House #2 and #3 are in permitting. Ideally they will begin in 1-2 weeks.

From the sales side - things are looking good. My realtor thinks house #2 will get a deposit as soon as the pilings are installed. House #3 isn't listed yet (on purpose). My goal is to sell it without the realtor. I'm getting numerous inquiries (and several people stopping at the job site to talk).

All this activity is also getting requests for me to build some custom homes. I'm resisting right now because it violates "Time". This would be easy money and the lure is hard to resist...but I'm sticking with my fastlane strategy. I struggle with this part of the process most.
As someone who grew up building custom homes for 8+ years, I can say that this thread genuinely intrigues me! I have built quite a few spec homes for clients who pay gobs more for just the "unique" design alone. No extra square footage, no additional amenities or benefits, just for the sole purpose of standing out amongst all the cookie cutter houses. I've been considering going this route once I have a little more capital to run with in my fast lane ventures.

I admire your doings and will be following this thread! Good luck!
 
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House #2 piles are going in today:



Starting to understand how to run multiple builds at the same time. It takes a little more management but the savings are getting to be significant. For instance - I had a small amount of tree trimming to do on this lot. Called out the tree guys, best quote was $850. Didn't want to spend that much so I got my other crew down the street to knock it out after work...for a free lunch :)

If you notice in the picture above there is a fence being built...by me. I didn't like the pricing once again (and I had 4 days free). Frankly, I enjoyed every minute of building it! Fence boards go on as soon as the pile guy is finished.

Trying to get lot #4 under contract now.
 
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Lot #4 is purchased!

Now trying to get #5 under contract. This one will be a little tougher. It's owned by an estate (3 siblings). The price is right but the siblings don't play well together. I'm trying to use my relationship building skills to talk to each party. I'm finding out what makes the deal work for each sibling. I'm searching for how can I provide each of them value. Money, sure but I bet some just want the lot to go away, others might want to see a nice family build a house there. I'll let you know what makes each sibling tick.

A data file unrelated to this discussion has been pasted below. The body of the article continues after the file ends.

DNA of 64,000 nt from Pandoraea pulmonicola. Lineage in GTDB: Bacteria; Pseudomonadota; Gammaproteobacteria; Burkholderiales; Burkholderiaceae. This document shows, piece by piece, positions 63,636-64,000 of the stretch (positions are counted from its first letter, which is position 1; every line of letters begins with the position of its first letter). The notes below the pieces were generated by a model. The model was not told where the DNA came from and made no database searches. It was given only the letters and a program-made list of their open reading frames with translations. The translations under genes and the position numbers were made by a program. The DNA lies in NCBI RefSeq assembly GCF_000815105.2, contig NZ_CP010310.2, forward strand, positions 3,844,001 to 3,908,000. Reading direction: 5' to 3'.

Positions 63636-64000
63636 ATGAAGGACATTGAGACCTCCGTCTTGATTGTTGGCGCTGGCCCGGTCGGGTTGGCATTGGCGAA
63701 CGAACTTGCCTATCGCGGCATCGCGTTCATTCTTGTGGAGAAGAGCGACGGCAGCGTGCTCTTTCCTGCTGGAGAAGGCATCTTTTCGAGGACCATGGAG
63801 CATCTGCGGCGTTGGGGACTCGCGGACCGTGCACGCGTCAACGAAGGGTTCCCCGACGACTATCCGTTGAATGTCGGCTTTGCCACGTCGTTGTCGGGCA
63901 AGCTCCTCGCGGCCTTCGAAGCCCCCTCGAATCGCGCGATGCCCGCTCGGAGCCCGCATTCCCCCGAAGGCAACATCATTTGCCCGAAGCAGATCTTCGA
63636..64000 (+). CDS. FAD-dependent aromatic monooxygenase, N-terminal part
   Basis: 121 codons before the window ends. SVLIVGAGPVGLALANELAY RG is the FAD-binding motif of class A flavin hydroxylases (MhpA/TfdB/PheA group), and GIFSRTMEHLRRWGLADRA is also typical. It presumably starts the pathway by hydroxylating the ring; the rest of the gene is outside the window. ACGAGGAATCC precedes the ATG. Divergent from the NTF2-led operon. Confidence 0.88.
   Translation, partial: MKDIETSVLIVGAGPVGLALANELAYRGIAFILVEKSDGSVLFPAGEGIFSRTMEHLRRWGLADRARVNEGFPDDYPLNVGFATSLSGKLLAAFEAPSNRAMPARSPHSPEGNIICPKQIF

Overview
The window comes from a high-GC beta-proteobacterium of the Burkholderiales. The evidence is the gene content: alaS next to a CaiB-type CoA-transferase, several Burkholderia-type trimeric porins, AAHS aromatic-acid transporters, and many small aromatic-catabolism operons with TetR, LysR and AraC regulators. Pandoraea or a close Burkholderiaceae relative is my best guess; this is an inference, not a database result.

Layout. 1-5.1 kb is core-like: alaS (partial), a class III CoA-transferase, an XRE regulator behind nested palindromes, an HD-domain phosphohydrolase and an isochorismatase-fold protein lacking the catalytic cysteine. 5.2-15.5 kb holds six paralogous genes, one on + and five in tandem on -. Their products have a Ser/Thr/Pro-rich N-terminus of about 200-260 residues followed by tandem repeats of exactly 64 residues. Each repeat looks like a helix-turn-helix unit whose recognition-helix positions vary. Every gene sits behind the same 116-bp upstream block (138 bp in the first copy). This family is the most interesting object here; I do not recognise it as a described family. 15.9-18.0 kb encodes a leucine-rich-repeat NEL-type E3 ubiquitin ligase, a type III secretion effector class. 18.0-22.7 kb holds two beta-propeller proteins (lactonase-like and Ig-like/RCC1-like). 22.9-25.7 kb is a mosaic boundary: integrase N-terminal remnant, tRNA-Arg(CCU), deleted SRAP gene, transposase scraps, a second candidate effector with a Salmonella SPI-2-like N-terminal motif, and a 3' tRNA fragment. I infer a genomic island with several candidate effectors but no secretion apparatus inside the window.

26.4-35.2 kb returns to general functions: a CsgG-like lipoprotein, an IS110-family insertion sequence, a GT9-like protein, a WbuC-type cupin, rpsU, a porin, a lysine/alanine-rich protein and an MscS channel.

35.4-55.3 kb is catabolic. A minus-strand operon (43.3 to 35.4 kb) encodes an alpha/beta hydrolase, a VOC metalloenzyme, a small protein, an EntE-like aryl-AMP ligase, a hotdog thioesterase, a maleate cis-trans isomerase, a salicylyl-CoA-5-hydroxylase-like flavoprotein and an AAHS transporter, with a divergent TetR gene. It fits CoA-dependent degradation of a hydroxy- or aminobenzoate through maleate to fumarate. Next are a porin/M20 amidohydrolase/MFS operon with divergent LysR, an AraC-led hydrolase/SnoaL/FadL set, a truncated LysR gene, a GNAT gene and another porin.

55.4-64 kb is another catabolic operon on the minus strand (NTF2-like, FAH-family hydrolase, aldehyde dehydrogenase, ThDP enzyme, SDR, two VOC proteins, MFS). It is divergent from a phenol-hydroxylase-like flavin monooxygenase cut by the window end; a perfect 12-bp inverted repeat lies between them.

Some of you may want to know how I am buying all these lots (all are paid with cash btw). Here is my hierarchy for doing that:

1. I buy it with my personal cash. This method is preferred for obvious reasons, total control. I make cash for this account by doing small Architecture jobs for people, selling on craigslist, building furniture for people and odd handyman type jobs. The trick is that I don't let TIME control me. If I have some downtime from my fastlane I do some work on these projects. I never slow my fastlane down for these projects. I simply squeeze them in (because it pushes $$ into my fastlane). If you have a JOB, this could work similarly.

2. I buy with credit. If I am out of cash I use a Line of Credit (LOC) with a low interest rate (typically 4%). I use these LOC's temporarily until I can produce the cash to pay them off quickly. Advantage here is that there is no "mortgage" or bank to tell me what I can or can't do with the money.

3. I bring on family and friends loans. These typically run 7% and I set the deal up where they get paid at closing. Build time can make or break you with this.

4. Private Investors. My last resort. They usually want 7%+ and a piece of the profit (typically 20%). Not a great strategy but if the numbers work I will use this method.

Notice I never mention getting a mortgage or securing the lot on the LOC's. These remove CONTROL and speed from your deal, not to mention additional closing costs.
 

Ikke

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Will a mortgage not get you a lower interest rate than your friends and family loans? Seeing as mortgage rates for 20 years are now at 2,3%.
 
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Will a mortgage not get you a lower interest rate than your friends and family loans? Seeing as mortgage rates for 20 years are now at 2,3%.
Yes, but not worth it because:
Notice I never mention getting a mortgage or securing the lot on the LOC's. These remove CONTROL and speed from your deal, not to mention additional closing costs.
 

Blair

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Whats the latest update? Love seeing the updates as looks as though construction methods are slightly different to that of my home country.
 

BrandonS85

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Is it normal for houses there to take so long? Up here a halfway decent spec home can be done in 3 months or so, even of the nicer, more luxury-ended ones.